Columns/Opinions

Wed
03
Apr
Edgar's picture

House, Senate continue to move closer to passing budget

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STATE CAPITAL HIGHLIGHTS

AUSTIN — Last week, with 60 days remaining until the end of the 140-day regular session of the 86th Texas Legislature, the House and Senate vaulted closer toward finalizing a state budget.

On March 27, the House of Representatives voted 149-0 in favor of HB 1, its version of the state budget for fiscal years 2020 and 2021. The lower chamber’s bill allocates some $251 billion to cover the two years and puts $9 billion more than the current budget into education reform, including a teacher pay increase and pension funding, and property tax reform.

SB 1, the Senate’s version of the state budget, is scheduled for more early-April hearings in the Senate Finance Committee before coming to a Senate floor vote.

 

 

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Wed
03
Apr
Edgar's picture

The Cuddling Kind

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LEE PITTS

Every once in awhile I’ll hear about an idea that makes me slap my forehead and say, “I wish I’d have thought of that.” Cow cuddling is one of those ideas.

According to writer Linnea Zielinski, people are paying big money to cuddle and play with cows. She says it’s all part of something called “animal centric holistic health.”

To which I say, “Huh?”

Linnea says that cow cuddling is for people who just can’t get into meditation and she insists that cuddling with a cow will slow down your heart rate. “They will pick up on what’s going inside and sense if you are happy, sad, feel lost, anxious or are excited and they will respond to that without judgement, ego or agenda.” She also says cows are sensitive and intuitive characters.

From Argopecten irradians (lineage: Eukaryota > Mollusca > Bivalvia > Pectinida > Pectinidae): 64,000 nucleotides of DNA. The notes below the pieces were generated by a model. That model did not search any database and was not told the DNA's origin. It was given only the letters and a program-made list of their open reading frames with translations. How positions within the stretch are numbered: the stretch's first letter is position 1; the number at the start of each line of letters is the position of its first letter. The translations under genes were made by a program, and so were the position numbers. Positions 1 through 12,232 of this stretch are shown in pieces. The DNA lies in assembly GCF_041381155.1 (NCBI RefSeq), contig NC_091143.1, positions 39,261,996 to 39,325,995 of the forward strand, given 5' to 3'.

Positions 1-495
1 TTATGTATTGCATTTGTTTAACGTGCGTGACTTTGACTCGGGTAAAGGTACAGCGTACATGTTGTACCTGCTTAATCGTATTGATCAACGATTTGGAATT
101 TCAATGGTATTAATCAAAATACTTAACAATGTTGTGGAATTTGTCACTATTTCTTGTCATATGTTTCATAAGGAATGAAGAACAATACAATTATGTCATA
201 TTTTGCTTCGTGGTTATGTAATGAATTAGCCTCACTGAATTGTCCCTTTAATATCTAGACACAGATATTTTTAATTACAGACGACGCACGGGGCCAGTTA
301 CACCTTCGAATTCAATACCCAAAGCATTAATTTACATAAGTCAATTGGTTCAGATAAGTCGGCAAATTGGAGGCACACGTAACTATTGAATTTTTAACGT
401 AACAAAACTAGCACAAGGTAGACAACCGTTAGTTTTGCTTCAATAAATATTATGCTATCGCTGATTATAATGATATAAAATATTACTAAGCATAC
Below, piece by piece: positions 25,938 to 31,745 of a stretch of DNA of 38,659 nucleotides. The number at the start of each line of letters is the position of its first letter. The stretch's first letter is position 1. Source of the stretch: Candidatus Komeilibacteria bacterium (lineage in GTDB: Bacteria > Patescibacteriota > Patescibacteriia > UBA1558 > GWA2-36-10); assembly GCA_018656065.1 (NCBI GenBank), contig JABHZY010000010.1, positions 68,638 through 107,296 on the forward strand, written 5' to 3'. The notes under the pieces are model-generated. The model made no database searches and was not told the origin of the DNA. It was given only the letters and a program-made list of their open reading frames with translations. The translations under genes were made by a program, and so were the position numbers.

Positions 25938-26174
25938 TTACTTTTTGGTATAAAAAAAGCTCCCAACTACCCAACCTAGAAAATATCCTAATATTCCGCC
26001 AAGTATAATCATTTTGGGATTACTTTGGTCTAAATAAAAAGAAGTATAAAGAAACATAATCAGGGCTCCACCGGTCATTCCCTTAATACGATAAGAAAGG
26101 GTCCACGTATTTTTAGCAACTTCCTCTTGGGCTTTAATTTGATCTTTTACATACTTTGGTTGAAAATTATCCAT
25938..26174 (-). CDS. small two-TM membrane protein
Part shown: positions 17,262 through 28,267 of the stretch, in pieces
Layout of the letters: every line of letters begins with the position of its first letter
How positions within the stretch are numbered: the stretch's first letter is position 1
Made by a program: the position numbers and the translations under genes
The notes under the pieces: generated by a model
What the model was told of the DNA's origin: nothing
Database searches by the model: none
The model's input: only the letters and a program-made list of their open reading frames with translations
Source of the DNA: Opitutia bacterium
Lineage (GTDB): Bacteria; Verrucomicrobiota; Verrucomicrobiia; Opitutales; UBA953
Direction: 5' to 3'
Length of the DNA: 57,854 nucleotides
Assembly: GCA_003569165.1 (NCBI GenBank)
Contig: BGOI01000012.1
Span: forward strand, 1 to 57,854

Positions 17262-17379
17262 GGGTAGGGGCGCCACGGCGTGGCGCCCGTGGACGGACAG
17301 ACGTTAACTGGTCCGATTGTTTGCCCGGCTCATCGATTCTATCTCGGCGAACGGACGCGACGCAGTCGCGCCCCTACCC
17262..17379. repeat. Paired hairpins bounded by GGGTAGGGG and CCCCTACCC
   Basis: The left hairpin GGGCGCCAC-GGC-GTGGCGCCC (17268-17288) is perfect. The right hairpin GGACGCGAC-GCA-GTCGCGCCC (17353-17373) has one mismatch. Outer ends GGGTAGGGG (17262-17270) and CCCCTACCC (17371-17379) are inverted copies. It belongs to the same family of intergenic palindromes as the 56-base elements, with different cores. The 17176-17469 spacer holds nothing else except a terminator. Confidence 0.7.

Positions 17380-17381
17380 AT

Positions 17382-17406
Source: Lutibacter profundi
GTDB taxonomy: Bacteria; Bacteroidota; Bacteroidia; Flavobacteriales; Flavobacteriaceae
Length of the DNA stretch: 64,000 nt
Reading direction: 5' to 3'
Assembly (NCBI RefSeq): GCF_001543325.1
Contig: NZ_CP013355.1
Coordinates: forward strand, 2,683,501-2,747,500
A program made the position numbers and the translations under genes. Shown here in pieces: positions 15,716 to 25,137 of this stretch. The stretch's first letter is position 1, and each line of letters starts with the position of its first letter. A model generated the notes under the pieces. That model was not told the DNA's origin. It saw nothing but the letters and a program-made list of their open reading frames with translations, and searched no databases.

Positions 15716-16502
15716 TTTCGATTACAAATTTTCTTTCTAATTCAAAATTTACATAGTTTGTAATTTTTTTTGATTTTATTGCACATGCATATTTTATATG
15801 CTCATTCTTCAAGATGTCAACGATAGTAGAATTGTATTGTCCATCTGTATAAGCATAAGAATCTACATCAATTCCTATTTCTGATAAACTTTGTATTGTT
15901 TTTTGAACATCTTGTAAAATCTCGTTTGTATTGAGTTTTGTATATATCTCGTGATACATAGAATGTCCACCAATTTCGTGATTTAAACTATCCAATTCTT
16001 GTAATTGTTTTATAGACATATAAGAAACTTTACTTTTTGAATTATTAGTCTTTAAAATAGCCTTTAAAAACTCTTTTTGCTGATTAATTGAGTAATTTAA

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Wed
03
Apr
Edgar's picture

Making a better Texas

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PETER FLORES

We have passed the halfway point of the 86th Texas Legislature; under 70 days remain to make a better Texas. Through my work as a Texas Senator, I try to embody Sam Houston’s definition of leadership: “A leader is someone who helps improve the lives of other people or improve the system they live under.”

That’s my goal this Legislative session: leave Texas better than I found it. In this effort, the Texas Senate has already passed almost 30 bills––most with unanimous approval. I was a coauthor on six of those bills (Senate Bills 3, 6, 7, 8, 10, and 12).

Senate Bill 500, the supplemental appropriations bill, was among the bills with unanimous support. This appropriation comes on top of the general appropriations bill we are crafting in Senate Finance Committee. Every session, this bill gives the legislature the opportunity to address specific issues the state is facing with onetime appropriations.

 

 

Wed
27
Mar
Edgar's picture

Air pollution from Deer Park tank fire sparks lawsuit

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STATE CAPITAL HIGHLIGHTS

AUSTIN — Images of a stream of billowing dark smoke drew the nation’s attention last week to a fire that engulfed 11 petrochemical storage tanks at the Intercontinental Terminals Company about 15 miles southeast of Houston in Deer Park.

On March 17, Gov. Greg Abbott ordered that all state resources be made available to local and industry officials and urged residents to heed the warnings of local officials. Governmental bodies in nearby affected areas ordered residents to shelter in place because of concerns about unhealthy air quality. Deer Park Independent School District and other districts canceled classes for several days.

Wed
27
Mar
Edgar's picture

Watermelon People

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IT’S THE PITTS

In today’s society where up is down, right is wrong, man is woman and woman is man, the biggest lie of all is that the folks who live in huge, crowded cities with polluted air and constant noise are the environmentalists and you who live under clear skies and the only noise is created by a cow, a cricket, or a coyote are somehow evil defilers of the environment. What has the world come to when all you have to do to be green is write a check once a year to the Sierra Club, fret about the ozone layer and have a bumper sticker on your car that says, “Bring back the bison, sing back the swan?”